Of us three friends, Leo was the only one who never claimed that he was going to kill himself. Now, on the other hand, him turning out to be the one who thinned our numbers just seems logical. Unlike Osvald and me, Leo never went around flaunting his suicidal drive, he just saved it, so that he could bring it out easily, undented and fresh. When it came to threats of suicide, Leo was the quietest among us, Osvald was the loudest. When Osvald complained—whether it was to do with suicide or anything else—that wasn’t sentimentality, but his last chance for lamentations. I had long enough to discover that at the construction firm in Karaburma1F, where the two of us met. And now: while Osvald said that family and life in Perast had killed Leo, his voice trembled. I never expected him to be so troubled by Leo’s death, just as I had never expected Leo to kill himself. I’m not in the least surprised, however, that Perast turned out to be the place where Leo put the full stop on his life. I too spent part of my life in Perast and I know that some people kill themselves so as not to have to live in Perast. Born in Belgrade, Leo moved to Perast two years before he killed himself; Osvald went back to Perast a few months after Leo’s migration. If Leo moved to Perast for love, Osvald went back there for poverty. Perhaps that was why Osvald incessantly belittled that ‘city with no options and village with no tranquility’. It becomes clear that there really are no options in Perast if you compare Osvald and Leo’s close companionship in the last stages with how they related to each other in the beginning: from the moment they got to know each other, in Belgrade they spoke only through an intermediary, and entrusted that role to me; in Perast, they couldn’t avoid each other. The most beautiful details of Perast (the wonderful colours of the sky and the waves in the bay, the baroque church, the narrow and from some perspectives even ancient streets, the houses with joyful figures of lions on their stone walls…) made no difference to that, and the fact that it’s wise getting out of there as soon as possible is indicated by the tendency of the seemingly peaceful esplanade to always receive more cars than passers-by. At least half the unmarried women of Perast follow the cult of the beautiful female body, as do the local passers-by and drivers. However, the most devoted followers of that cult are mariners, and the majority of young men in Perast go out on the sea almost all year round: those men of the world and good chances are not even able to find time to admire their voluptuous neighbours. Not counting a few bizarre types and, as I said, the mariners, the only ones left are the aggressive drivers, men who are not daring enough for sailing or for harmless courting. So it is hard for any pretty woman in Perast to find one man worthy enough to court them. The buttocks of the local señoritas have practically been sculpted in vain. Unlike Risan and the other little towns in the Bay of Kotor, that’s what Perast is like. On the other hand, Risan and the other hamlets nearby are predominantly inhabited by a world which has degenerated because of their ancestors’ incest, the eternal custom of those and all other extremely closed little communities, here around Perast and elsewhere. Anyone who spends even a few days in those places notices his jaw starting to become squared off and his eyes taking on a savage expression. To protect themselves from disfigurement, the people of Perast are left with no other choice than escaping from the entire bay or diving into Perast. At the other end of the telephone line, Osvald was not just berating me (Although you’d been told about it, you didn’t come to your friend’s funeral!), but also some young guys who had told Leo’s father that they had traveled a long way to Perast just for Leo’s funeral and asked him to reimburse their travel expenses and a per diem. As it happened, the more modest ones did without the per diem. They did mention that their friend, or so they called Leo, would himself have insisted that they should be compensated for their travel costs (and perhaps the per diem too). After the funeral, Leo’s father really did pay these malicious jokers from Perast, and maybe also from Risan. Apparently he had not known that — besides Osvald and myself — Leo had had no friends at all, although he was inclined to get close to almost anyone who was inclined to listen. I met him at the second-year exams for our postgraduate degree in Serbian literature, and I myself gladly listened to his frank criticisms of the curriculum, which was driving him crazy with its superficiality. As soon as we got to know each other better, he moved on to a blazing critique of his parents, who were fanatically bourgeois. He was irritated by quite a long list of their faults: their inability to remember the name of the faculty where he studied, their habit of chatting to his friends, shaking their cigarettes into his ashtray: “These people are experts at disturbing you and there’s nothing you can do!” A couple of months after I got the job at the construction firm, I incautiously proposed to Leo that, if he was so eager to get away from his parents, we ought to share a few costs. The first days of our life under the same roof he spent job-hunting. I put him in touch with Osvald, but Leo didn’t like the idea of working with a man like that at a clerk’s job in a construction firm. Equally, he wasn’t up for re-selling hard currency, gasoline from Romania, Chinese silks and white goods, or women from Ukraine, who were better known in Belgrade under the name of Russian dancers. In other words, taking up a lucrative job, and therefore supporting himself, was completely out of the question. That realization, and the scenes of the dank ceiling and worn-away linoleum floor of our little house in Batajnica, strengthened the throb in his nerve-center for sadness. He wailed all the louder and his energy began to seep away: he started cutting classes and, because his parents decided to pay for a flat on condition that he get help, reluctantly went for psychotherapy: “The enemies cover all my expenses, they’ve even started to stuff me full of pills, well, that’s intolerable!” Unlike Leo, I never had, nor could I have, anything against my father (he died early), and even less against my mother: I rarely go to visit her in Perast, at what used to be the little weekend cottage that my father built, which she’s completely moved into over the last few years; she still supports me, seeing that I’m incapable of earning enough to feed myself. Apart from that: during the vacation after my second-year postgraduate exams, she helped me bring an end to my life as a subtenant, although Leo was responsible for that as well. If I could have endured his delirium, I wouldn’t have deluged my mother with letters during the summer holidays begging her to sell the large family house in Bačka2F and use some of the proceeds to buy an apartment in New Belgrade. Until a month or so before, it had seemed that I was going to hold out: Leo’s daily monologues were still tolerable. Soon the relative daytime peace in our rented house showed itself to be the lien for the madness I witnessed at night. He would use enough pills to stupefy five solid madmen for putting off his daily depression into evening nightmares which ended in furious howling. It’s heartless, what I say. In any case, I moved to a studio apartment in New Belgrade, which I’d bought with my mother’s money after she sold the big family house in Bačka; Leo wasn’t doing his degree any more, but he used the money from his enemies to keep on renting rooms. Then Osvald heard that at the office of some private psychiatrist Leo had met a girl who’s six years older, unreasonably generous, her name was Valentina, and sometimes he also called her Valya. With a craving to get away from her parents, for a milder climate, fewer crowds, and simpler people, Valya would recognize simplicity in Leo (and in Perast!) and decide that they should both leave their hometown and move to the hometown of her father (and, at the same time: the hometown of my late father!). They moved to a weekend cottage built during the 70s (when my late father too had built his own weekend cottage in Perast!) with one of the kind of loans that had seriously undermined the state (my late father took one out as well!). We predict the development of the same events in many different ways; if we boast about getting assessments right, it would be appropriate for us to also mention our wrong and much more numerous assessments to do with one and the same thing. But, as easy – and above all as senseless – as it is to claim that we predicted something, I have to say that it occurred to me many times that Leo’s decision to establish married life in Perast would probably not have a happy end. I realized that above all because he often criticized the idea of travel, turning particularly on travelers to little towns on warm seas. Nine months ago, the last time I was in Perast, that little town on the Mediterranean – after I’d heard the story of incest in the hamlets and villages around Perast – the married couple turned up to the restaurant, late but with no apology. While I listened to Leo, I was observing his six-years-older wife. Unfortunately, it was easy to predict his approaching end and discover Valya’s nervous instability. Her grimaces as she followed the loud musings of her husband were eloquent enough: what could a man as handsome, smart and sensitive as that actually do, without ruining himself. Perhaps I couldn’t have realized that precisely nine months later, sent mad by his monologues, Valya would throw Leo out of the house and indirectly kill him, but now, unfortunately, I can estimate that she too will be quick to go completely insane. It’s hard for a woman whose mental health was knocked off course a long time ago to survive the mixture of guilty feelings and negative energy that Valya received from Leo’s outbursts and tirades, and his continual mocking of Perast: the place where she had sought salvation. Leo’s feelings towards the little hamlet were, however, more pleasant than those he directed towards Belgrade, particularly the feelings that had seized him while we were sharing an apartment. Before that, he had been disgusted by the physical proximity of his enemies, the fanatically bourgeois, apparently not knowing that they would be the ones to pay for his funeral, even the supposed travel expenses of some hoaxers from Perast (and maybe Risan). And if he did not avoid being buried by his enemies, it would have been a consolation that they respected his last wish and did not bury him in Belgrade. On a bedside table in his father-in-law’s weekend cottage, he left a request to the municipal authorities that he should be buried in Perast (“… rather here than the city I ran away from during my lifetime…” “While Belgrade is an unpleasant place, Perast is nothing, so not even unpleasant. The most unpleasant thing about Belgrade is that it is a city of two million inhabitants, and patriarchal!!). “At Leo’s funeral I was reading the names on children’s gravestones”, when Osvald said that, his sister’s illegitimate little son burst out crying. Perhaps Osvald was tormenting him, carried away by the story of Leo, while still impressed by talking about Leo, who mainly let loose at the expense of his nearest and dearest. Doesn’t matter: Leo really was my friend, because he didn’t abuse our friendship in order to give me advice: that was exactly why he was my friend. (Perhaps it is true that the better man always dies first.) However, it became clear to me that monologues are a kind of advice as well. Yet I am grateful to Leo, because every attempt of mine to convey that I was a candidate for suicide got rebuffed by his monologues – and what doesn’t get talked about practically ceases to exist. I am grateful to him: because of his madness, I quickly had to convince my mother to buy a flat for me. When I left Perast, I was pushed towards thinking about suicide by memories of my previous life in Perast: I am grateful to Leo, because if I hadn’t listened to his tirades and mockery, I’d still be thinking of Perast and of suicide. And I wouldn’t have convinced my mother to buy me an apartment. When Osvald went back to Perast, once a week he would send me a letter, in which, also in monologue form, he would bitterly describe his unavoidable walks with his friend Leo, and Leo’s tiresome monologues about the general uselessness of anything and everything, particularly literature and family. Leo would also add a verbal salvo or two against his father-in-law, who, having finally realized that Leo was exploiting him, started goading his daughter against him. A letter of tirade requires no answer, and Osvald’s were like that, as were Leo’s, which, to be fair, reached me more rarely. Well, those two guys could hardly tolerate each other; they were on the verge of a quarrel they were both avoiding. Especially Osvald, who, simultaneously, spent more time thinking about breaking up. Leo did not have time for such idle thoughts – he had sunk deep into his own problems. “Say out loud whatever crossed his mind,” was pretty much everything Leo had to say about Osvald. Unlike him, Osvald complained in detail in his letters that in a small town it was impossible even to have a proper quarrel. “For fear of loneliness,” Osvald complained in his letters to me, “people in small towns shun conflict more than in big cities. Aren’t things miserable enough for it to be worth staying on good terms at any price? The man who avoids quarrels is meaninglessly active, just like the man who gets himself into them.” While I was living in Perast, between the ages of twenty-something and twenty-something, I tried not to think about all that, so as not to go truly mad; in order to escape such thoughts as far as possible, I had to get out of Perast. But Osvald’s letters from Perast made my escape from Perast somewhat meaningless. Like Leo, Osvald placed the most burden on his nearest and dearest: the only two people Osvald wanted to talk to were Leo and me. But Osvald wanted to talk with somebody, and Leo to talk to somebody. Osvald too reached some lenient listeners, actually. After going back to Perast and turning to his family, he had to find one more person to more or less get on with. He chose his mother, whom he straightaway told that he had not the slightest intention of doing any work whatsoever, that he was only up for lying around and reading, and, if push came to shove, going for a walk on the beach. He used every opportunity to throw the blame for his wandering the world of the falsely alive at her sexual impulses, which would absolve him from any responsibility. He warned her that, if she didn’t use her lunch-break at the textile factory to rush home and make him a sandwich, he would cross her name off the pre-printed invitations to his funeral, which is inevitable one way or the other. For his own part, Leo didn’t care who would go to his funeral: he was seen off only by his semi-conscious wife, mother, father, then Osvald, Osvald’s sister, mother and father, the workers at the local graveyard and a few bored people from Perast (and maybe Risan). The only person to protest against the aforementioned hustle by this handful of buffoons and petty tricksters was Osvald, which must have looked funny, given the athletic build of the drivers around the bay and Osvald’s typical look of a skinnier and skinnier four-eyes. “I’m sorry I didn’t have an even better relationship with Leo,” Osvald sobbed again. “Even better? Or even worse,” I tried to console him a little, which I wouldn’t manage. I also told him I wouldn’t give my condolences to Leo’s father, but I might go back to Perast once, to meet him, Osvald, because I hadn’t been able to the last time I was in Perast. But I wanted to help him feel useful, and listening through to the end of his verbal outbursts and then saying some commonplace word to him was usually enough for that. Unlike him, Leo would meet words both of comfort and of ridicule (if he even heard them) with the same ill-tempered sneer. It turns out that in our group Leo was actually the misanthrope, while Osvald—although you’d have said it of him first, because he barked around a wider perimeter—was just burned out by his monotonous experience. (I can’t say anything about myself: I’m simply not capable to.) Osvald was crying for Leo, but I am sure that Leo would never have cried for Osvald; knowing Osvald and Leo, I never even realised that one of them dying could ever have touched the other one. But, still, the tears just poured out of Osvald. What was more, this disappointed moralist and my friend sometimes was often doubting what he stood for. It even seemed to me that, if Osvald got himself together, he would give up the choice of suicide, even the choice of suicide as the spontaneous act of a desperate man. Unfortunately he will find that act hard to avoid, because life in Perast will never let him sort himself out. I see that here I’m missing buzzwords like: I thought, I said, I was thinking. It doesn’t even matter: the only thing I still care about is saying that Osvald and I are both sorry about Leo. He was, all things considered, quite unbearable, but he needs to be mourned. This isn’t so much because of his suicide rather the way he killed himself. He did it, I mean, in a way he would never have chosen, given his hatred for family, his own and his wife’s, the Mediterranean, and the sea in general. The words “Leo drowned on the open sea of the Adriatic, which he had reached in his father-in-law’s boat,” were the last I ever heard from Osvald.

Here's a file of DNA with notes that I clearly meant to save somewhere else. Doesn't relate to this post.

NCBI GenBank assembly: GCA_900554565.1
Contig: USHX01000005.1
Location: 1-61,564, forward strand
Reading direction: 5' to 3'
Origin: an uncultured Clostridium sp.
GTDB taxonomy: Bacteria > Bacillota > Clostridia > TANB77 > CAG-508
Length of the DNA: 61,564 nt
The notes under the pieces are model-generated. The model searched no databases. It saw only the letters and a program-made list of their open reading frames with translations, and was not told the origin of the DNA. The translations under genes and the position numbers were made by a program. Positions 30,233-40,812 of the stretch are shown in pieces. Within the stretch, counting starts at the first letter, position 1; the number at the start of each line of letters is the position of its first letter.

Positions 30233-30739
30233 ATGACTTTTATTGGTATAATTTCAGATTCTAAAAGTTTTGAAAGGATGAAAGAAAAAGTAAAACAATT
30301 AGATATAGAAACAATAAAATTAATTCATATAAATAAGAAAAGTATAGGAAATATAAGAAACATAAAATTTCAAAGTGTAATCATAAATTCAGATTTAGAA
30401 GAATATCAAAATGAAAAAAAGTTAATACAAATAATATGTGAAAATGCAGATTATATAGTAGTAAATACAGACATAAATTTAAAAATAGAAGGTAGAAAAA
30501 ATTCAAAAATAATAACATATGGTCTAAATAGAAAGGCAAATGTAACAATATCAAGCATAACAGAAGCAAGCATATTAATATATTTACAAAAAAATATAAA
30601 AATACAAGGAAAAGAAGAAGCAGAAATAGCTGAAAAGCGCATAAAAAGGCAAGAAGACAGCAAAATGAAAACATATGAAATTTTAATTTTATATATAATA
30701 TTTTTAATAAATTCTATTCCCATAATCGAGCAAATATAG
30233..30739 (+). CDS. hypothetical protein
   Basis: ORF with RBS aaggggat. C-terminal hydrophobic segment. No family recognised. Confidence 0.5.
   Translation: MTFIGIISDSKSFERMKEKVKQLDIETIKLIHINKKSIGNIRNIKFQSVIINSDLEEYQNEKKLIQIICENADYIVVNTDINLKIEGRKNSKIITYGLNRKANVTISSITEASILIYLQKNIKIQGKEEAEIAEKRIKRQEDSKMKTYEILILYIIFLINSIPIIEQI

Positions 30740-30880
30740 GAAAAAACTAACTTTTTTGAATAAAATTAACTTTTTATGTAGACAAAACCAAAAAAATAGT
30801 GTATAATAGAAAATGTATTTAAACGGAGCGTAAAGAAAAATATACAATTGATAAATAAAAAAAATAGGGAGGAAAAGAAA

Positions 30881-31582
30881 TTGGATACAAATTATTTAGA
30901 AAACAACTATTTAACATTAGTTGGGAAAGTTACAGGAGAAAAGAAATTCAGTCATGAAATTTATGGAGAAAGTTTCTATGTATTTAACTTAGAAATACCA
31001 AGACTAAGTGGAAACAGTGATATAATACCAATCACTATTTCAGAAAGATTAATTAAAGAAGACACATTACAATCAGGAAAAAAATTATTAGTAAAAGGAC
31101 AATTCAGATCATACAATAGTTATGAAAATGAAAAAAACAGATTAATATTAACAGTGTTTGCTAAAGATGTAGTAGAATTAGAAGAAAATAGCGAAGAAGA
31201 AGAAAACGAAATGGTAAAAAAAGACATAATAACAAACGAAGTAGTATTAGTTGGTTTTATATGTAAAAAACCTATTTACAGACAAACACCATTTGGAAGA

Translated from Serbian by A.B. Nedeljković & William Bain
1. Karaburma and Batajnica are parts of Belgrade.
2. Bačka is an area of the Pannonian plain. It is divided between Serbia and (a smaller part) Hungary.